Skip to comments.Dem talking points against HSA's
Posted on 02/09/2006 1:41:28 PM PST by fifedom
President Bush's proposed expansion of Health Savings Accounts depends on a premise that research shows is questionable: that Americans want more financial choices in their lives.
(Excerpt) Read more at realcities.com ...
deal with it. that is how dims think
gov solves problems.
Where is ronald reagan when we need him
"government is not the solution government is the problem."
They don't like HSA's because they can't squander the money.
Not only that, but it cuts down on the administrative costs of HMO and PPO type plans.
Your car insurance doesn't pay for oil changes. Why should health insurance pay for basic checkups?
That certainly doesn't describe me. I feel overwhelmed by all the financial choices I face. I want my financial choices curtailed, and I'll vote for anyone who will work to lift this awful burden from me. I just can't handle the strain of figuring out what to do next.
Also, people who can make their own financial choices make me feel inferior, so I'd like to see their financial choices restricted as well.
Very Truly Yours,
A Hillary Fan
Yes but a 14 year old is qualified to decide on an abortion without any "interference" from her parents.
This is almost funny. I have an HSA, it's already tax-deductible, and I get a huge discount from any doctor or diagnostic clinic I use simply because I write a check up front for services without obligating the doctor or clinic to use their time to file health insurance claims.
Nothing can be simpler. In 2 years, I've accumulated almost $4k in a tax-free account earning 4% that I'll use as part of my retirement, and my insurance premium goes up a LOT less than every with HMOs, PPOs and the like.
What's not to like about these plans ?
Hey, can I get a contract for a commercial, please ?
From today's Wall Street Journal which proves the b.s. of the Democratic talking points on HSAs:
Not a Panacea . . .
By JOHN F. COGAN, R. GLENN HUBBARD and DANIEL P. KESSLER
February 9, 2006; Page A12
In his State of the Union, President Bush proposed to gradually change the way U.S. health care is purchased. For individuals, his proposals to expand Health Savings Accounts (HSAs) offer immediate relief from the high cost of health care and the means for gaining more control over medical decisions. For the U.S., the president's proposals offer an opportunity to rein in the rising costs of care.
Under the president's plan, anyone who buys a qualifying health-insurance policy with a minimum annual deductible of $1,050 ($2,100 for a family) would be able to exclude all premiums and any copayments from income used to compute both income and payroll taxes. It applies equally whether an individual buys insurance through an employer or on his own. And the tax exclusion applies to all out-of-pocket expenses for covered health-plan services, including the policy's deductible or coinsurance requirements.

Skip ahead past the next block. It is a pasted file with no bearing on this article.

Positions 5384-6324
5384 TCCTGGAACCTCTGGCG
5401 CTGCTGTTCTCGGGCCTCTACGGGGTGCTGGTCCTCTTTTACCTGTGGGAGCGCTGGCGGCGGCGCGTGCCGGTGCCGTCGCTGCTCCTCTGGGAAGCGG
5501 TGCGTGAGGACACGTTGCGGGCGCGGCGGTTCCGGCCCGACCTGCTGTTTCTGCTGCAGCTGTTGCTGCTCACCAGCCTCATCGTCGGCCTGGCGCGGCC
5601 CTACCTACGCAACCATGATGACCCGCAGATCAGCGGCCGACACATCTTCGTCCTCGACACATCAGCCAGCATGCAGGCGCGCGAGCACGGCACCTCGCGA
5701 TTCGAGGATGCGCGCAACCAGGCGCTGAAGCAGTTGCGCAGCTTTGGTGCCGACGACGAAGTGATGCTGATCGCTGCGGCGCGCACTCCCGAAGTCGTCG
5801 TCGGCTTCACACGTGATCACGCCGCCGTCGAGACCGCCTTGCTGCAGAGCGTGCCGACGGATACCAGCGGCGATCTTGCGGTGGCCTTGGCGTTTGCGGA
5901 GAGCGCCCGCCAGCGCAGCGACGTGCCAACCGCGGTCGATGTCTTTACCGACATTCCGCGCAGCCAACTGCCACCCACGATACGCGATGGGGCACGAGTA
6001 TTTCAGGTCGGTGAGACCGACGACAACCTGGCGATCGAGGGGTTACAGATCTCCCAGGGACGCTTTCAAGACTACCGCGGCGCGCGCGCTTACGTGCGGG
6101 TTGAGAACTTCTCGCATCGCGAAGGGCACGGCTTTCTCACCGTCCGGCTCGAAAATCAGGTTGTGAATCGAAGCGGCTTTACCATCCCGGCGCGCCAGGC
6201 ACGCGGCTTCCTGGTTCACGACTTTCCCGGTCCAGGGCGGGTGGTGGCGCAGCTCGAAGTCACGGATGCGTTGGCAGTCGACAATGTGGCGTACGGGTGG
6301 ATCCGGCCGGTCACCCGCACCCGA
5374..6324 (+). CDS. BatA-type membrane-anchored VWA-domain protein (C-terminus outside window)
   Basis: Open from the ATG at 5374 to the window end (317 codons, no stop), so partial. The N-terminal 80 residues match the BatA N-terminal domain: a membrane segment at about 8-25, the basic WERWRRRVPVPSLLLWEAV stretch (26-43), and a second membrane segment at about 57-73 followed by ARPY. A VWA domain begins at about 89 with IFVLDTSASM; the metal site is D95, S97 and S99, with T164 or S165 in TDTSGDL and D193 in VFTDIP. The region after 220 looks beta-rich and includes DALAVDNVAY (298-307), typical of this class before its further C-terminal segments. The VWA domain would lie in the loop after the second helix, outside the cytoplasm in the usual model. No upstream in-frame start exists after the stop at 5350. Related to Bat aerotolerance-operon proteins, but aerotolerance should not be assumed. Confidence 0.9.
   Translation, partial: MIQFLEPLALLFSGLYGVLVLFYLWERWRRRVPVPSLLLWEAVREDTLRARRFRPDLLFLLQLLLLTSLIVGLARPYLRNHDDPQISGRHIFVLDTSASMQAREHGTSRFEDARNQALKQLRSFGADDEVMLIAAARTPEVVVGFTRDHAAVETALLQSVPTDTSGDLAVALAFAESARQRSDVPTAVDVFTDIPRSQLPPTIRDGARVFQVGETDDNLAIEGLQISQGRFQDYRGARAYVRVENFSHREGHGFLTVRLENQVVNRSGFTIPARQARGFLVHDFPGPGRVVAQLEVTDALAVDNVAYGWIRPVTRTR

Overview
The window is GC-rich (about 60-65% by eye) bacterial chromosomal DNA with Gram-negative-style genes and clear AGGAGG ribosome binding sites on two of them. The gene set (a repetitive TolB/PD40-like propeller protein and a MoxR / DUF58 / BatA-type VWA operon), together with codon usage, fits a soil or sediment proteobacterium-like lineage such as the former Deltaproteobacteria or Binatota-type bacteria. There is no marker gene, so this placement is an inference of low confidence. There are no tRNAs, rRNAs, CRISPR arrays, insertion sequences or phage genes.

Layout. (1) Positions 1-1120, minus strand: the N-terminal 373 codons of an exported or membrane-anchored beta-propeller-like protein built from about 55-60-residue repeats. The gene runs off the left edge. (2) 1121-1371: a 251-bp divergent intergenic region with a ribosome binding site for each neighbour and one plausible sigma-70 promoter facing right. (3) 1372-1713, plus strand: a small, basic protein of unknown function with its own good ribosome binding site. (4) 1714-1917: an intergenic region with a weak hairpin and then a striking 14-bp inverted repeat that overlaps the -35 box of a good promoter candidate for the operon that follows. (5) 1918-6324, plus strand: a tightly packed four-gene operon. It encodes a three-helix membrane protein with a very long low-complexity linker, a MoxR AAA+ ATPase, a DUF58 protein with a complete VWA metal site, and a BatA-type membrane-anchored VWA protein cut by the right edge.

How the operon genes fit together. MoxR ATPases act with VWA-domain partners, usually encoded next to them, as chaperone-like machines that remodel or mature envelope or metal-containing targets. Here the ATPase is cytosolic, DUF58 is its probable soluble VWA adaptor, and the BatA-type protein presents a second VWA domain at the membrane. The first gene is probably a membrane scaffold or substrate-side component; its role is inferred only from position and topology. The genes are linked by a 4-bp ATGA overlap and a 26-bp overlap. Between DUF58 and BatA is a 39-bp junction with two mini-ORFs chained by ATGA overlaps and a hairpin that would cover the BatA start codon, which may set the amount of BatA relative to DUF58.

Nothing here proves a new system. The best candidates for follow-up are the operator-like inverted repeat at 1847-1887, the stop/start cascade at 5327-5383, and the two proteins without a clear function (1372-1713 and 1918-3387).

This would go a long way to correcting a fundamental flaw in federal health policy. Currently, employer-provided health insurance is exempt from income and payroll taxes. But, with few exceptions, out-of-pocket spending and individually purchased health insurance must be financed with after-tax dollars. This is bad public policy. The tax preference for health insurance over out-of-pocket spending has helped create a system dominated by employer-provided insurance with low deductibles and low copayments -- a system in which five out of every six dollars are spent by someone other than the person receiving the care. Not surprisingly, this is excessively costly and wasteful.
The president's proposals will reduce health costs by expanding the tax incentives to purchase insurance policies that have high deductibles and coinsurance rates. Such plans, while providing protection against catastrophic expenses, require individuals to use their own money to finance routine costs. Consumers therefore will be more cost-conscious and curtail their use of wasteful and unproductive health-care services.
The president's plan would also expand the number of people covered by HSAs and the amount that can be contributed to these accounts. First, it would allow individuals who purchase a qualifying health-insurance policy on their own to set up an HSA and make tax-free contributions to the account. Currently, HSAs are limited to health-insurance policies purchased by an employer; the proposed expansion will make HSAs available to a broad class of individuals who do not have employer-provided insurance, including the unemployed, early retirees and workers in firms that do not offer health insurance.
Second, the proposal allows contributions to HSAs to cover coinsurance and deductibles. As of now, HSA contributions are limited to the amount of a policy's deductible. This has had the unfortunate result of tilting qualifying plans toward those with high deductibles and either no or low coinsurance rates. Yet coinsurance is as effective as insurance deductibles at curbing the use of unnecessary services. By removing the limitation, the president's plan allows employers and workers to strike a better balance between deductibles and coinsurance rates. It will also provide financial relief to the chronically ill, who bear a greater burden from coinsurance payments than from deductibles.